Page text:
(a) After introduction into the transport medium contained in the first container, there is no need to break off the swab rod (as was hitherto necessary in some known transport systems; instead, it slides without any manipulation into the appropriately shaped closure cap of the second container. (b) The second container is used both as a carrier and a packing for the swab (the rod of which is disposed in its closure cap) before it is used, and also as a protective sleeve for the first container during the transport of the sample.
(c) Use of the swab is facilitated by the fact that its rod can remain inserted in the second container closure cap from the very outset and for the entire period of use of the system, i.e. when the smear is taken, during transport to the investigation laboratory, on removal of the swab from the transport system and when the swab is used in the laboratory.
In a preferred embodiment, the closure cap of the second container is so devised that when the closed second container contains the first container and a rod inserted therein in the medium and carrying the swab the closure cap simultaneously closes the first and second container.
The elongate chamber in the closure cap of the second container is approximately cylindrical and preferably has a diameter which decreases slightly in the direction from the open end of the cap to the closed end thereof.
A preferred embodiment of the transport system according to the invention is also characterised in that the first container is made of glass and its closure is a rubber plug or a plastic cap or a foil seal.
Other advantages and features of the present invention will be apparent from the following description of one exemplified embodiment with reference to the accompanying drawings wherein:
FIG. 1 shows a first container 11 of a transport system according to the invention.
FIG. 2 shows a second container 14 of a transport system according to the invention and a rod 16 with a swab 17 contained in said container.
FIG. 3 shows an enlarged view of an arrangement according to the invention ready for transport and consisting of a first container (shown in FIG. 1) with a rod (16) and swab (17) inserted in a medium (13) therein and a second container 14 (shown in FIG. 2) closed by a closure cap (15).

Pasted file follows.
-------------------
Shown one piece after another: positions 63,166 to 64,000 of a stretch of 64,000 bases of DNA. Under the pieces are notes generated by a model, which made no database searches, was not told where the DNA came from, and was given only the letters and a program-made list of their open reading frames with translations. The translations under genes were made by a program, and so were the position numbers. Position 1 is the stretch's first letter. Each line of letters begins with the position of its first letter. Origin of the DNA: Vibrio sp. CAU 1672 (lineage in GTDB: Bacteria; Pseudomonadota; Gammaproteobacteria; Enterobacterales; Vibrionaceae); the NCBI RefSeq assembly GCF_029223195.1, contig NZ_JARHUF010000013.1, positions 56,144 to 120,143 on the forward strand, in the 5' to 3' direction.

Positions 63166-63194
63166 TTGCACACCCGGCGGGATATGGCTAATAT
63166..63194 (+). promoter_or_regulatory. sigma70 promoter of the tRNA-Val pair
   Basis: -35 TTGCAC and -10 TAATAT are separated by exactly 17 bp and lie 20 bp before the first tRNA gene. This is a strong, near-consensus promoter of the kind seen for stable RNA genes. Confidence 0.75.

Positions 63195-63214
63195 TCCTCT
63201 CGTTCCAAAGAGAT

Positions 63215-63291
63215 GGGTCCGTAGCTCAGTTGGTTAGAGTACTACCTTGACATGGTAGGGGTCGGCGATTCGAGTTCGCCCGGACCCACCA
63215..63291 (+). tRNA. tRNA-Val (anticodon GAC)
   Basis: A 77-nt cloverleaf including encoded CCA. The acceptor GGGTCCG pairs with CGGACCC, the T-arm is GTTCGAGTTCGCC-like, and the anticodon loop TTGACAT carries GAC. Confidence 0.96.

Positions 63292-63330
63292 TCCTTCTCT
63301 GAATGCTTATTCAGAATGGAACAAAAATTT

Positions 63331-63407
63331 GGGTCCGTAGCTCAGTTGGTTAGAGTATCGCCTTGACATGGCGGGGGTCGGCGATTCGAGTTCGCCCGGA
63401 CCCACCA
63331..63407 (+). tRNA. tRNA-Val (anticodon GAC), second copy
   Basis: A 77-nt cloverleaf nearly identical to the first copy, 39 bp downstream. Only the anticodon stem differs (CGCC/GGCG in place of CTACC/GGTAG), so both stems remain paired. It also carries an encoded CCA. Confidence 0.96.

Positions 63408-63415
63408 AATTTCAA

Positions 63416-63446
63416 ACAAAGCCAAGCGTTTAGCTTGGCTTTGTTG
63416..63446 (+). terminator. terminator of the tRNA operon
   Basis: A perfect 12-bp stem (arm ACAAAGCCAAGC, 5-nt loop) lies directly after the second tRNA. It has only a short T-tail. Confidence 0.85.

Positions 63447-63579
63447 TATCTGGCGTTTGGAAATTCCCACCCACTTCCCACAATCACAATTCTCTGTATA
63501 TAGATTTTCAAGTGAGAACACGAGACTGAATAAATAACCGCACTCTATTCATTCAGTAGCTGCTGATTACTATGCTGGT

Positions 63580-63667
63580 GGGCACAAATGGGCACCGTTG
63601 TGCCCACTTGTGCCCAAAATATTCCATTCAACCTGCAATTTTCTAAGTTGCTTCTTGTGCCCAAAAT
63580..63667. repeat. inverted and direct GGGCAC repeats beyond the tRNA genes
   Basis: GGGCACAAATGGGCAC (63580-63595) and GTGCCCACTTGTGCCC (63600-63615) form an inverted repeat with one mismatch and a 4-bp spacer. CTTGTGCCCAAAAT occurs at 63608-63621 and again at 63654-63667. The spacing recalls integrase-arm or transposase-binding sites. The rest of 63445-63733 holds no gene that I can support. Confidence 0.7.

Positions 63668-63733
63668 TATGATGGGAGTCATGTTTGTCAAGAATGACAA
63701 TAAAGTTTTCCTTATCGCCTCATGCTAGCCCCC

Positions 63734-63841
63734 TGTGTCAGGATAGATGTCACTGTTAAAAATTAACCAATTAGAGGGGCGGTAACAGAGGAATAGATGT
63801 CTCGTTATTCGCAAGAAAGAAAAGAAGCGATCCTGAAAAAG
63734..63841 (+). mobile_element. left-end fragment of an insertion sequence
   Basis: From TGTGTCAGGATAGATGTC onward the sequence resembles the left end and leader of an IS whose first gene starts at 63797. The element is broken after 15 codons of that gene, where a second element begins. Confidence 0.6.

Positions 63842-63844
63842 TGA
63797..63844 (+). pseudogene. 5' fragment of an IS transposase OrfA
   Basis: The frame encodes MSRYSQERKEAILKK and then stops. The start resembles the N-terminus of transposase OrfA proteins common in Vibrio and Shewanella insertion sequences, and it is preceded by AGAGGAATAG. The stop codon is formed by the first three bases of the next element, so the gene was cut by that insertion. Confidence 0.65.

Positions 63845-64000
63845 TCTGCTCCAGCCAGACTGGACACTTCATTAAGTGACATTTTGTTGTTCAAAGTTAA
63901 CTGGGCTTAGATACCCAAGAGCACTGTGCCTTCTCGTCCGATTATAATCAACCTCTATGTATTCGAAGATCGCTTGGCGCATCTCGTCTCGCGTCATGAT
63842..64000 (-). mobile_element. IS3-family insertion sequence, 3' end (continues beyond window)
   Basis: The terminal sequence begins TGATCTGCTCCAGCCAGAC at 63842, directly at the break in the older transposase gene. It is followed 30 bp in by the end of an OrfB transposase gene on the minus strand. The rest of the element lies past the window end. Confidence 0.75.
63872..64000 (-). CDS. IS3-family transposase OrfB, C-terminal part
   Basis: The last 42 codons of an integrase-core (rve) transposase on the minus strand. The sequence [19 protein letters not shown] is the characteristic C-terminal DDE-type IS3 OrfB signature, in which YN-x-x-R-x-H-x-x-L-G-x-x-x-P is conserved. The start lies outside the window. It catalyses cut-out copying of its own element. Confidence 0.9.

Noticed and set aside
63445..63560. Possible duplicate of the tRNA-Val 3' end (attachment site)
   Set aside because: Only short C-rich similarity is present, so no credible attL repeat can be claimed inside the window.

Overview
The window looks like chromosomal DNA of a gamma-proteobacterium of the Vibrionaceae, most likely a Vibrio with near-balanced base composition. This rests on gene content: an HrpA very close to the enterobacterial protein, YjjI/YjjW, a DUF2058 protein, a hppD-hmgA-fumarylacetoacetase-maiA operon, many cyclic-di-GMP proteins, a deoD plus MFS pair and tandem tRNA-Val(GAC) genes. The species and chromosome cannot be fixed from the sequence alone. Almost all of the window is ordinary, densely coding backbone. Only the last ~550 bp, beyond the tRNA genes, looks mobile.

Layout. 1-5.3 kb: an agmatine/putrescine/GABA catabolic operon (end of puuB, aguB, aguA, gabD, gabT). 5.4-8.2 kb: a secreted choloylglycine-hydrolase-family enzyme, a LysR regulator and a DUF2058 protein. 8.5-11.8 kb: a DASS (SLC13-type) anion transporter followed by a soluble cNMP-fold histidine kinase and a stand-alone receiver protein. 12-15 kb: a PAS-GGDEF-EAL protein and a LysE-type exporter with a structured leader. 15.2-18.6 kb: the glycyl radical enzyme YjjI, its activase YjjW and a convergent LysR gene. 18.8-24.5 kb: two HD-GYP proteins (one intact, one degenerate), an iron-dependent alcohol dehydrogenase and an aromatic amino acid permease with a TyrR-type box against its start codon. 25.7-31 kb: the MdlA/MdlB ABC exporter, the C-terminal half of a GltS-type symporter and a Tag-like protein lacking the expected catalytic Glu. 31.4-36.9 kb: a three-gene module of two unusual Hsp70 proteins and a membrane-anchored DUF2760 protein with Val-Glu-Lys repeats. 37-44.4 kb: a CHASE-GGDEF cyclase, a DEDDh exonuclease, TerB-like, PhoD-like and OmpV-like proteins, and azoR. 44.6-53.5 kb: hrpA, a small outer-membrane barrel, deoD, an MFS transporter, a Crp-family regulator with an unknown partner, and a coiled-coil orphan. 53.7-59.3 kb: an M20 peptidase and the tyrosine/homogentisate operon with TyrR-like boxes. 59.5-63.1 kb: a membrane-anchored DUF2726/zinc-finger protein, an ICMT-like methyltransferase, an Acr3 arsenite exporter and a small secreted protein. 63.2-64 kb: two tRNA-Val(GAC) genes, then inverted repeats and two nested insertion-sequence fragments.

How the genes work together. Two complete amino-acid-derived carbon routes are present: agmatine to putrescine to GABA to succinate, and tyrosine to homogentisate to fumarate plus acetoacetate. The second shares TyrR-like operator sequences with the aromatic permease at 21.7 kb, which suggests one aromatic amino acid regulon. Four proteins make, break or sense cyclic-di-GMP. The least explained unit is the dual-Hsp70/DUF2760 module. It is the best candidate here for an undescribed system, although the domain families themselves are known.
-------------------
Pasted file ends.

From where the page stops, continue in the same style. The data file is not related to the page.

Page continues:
The components of a preferred embodiment of a transport system according to the invention for the shipment of a microbiological sample are shown in detail in true size, i.e., on a 1:1 scale, in FIGS. 1 and 2. A transport system of this kind comprises a first container 11 as shown in FIG. 1 and a second container 14 as shown in FIG. 2. The first container 11 contains a suitable medium 13 for storage of the samples and has a removable closure 12. The second container 14 is preferably made from a suitable plastic and has a removable closure cap 15. This cap has an elongate chamber 21 into which one end of a rod 16 disposed therein can be pushed. At its other end the rod 16 carries a swab 17. The shape and dimensions of the containers 11 and 14, of the bore 21, of the closure cap 15 and of the rod 16 with the swab 17 are so selected that the first container 11 and a rod 16 inserted therein in the meduim 13 and bearing the swab 17 can be contained in the second container 14 closed by the closure cap 15.
The media 13 available at present have a very restricted capability of fixing oxygen. If the second container 14 is gas-permeable, it is therefore necessary to use a first container 11 consisting of a gas-impermeable material in order to prevent oxygen from reaching the bacterium carried by the swab. The first container 11 is therefore preferably made from glass. Basically any other gas-impermeable material, however, is suitable for making the first container 11. For example, it can also be made from gas-impermeable plastic, e.g. acrylodinitrile copolymer. Other gas-impermeable materials, such as metal, ceramic, etc., could also be used, although they would have the disadvantage of being opaque.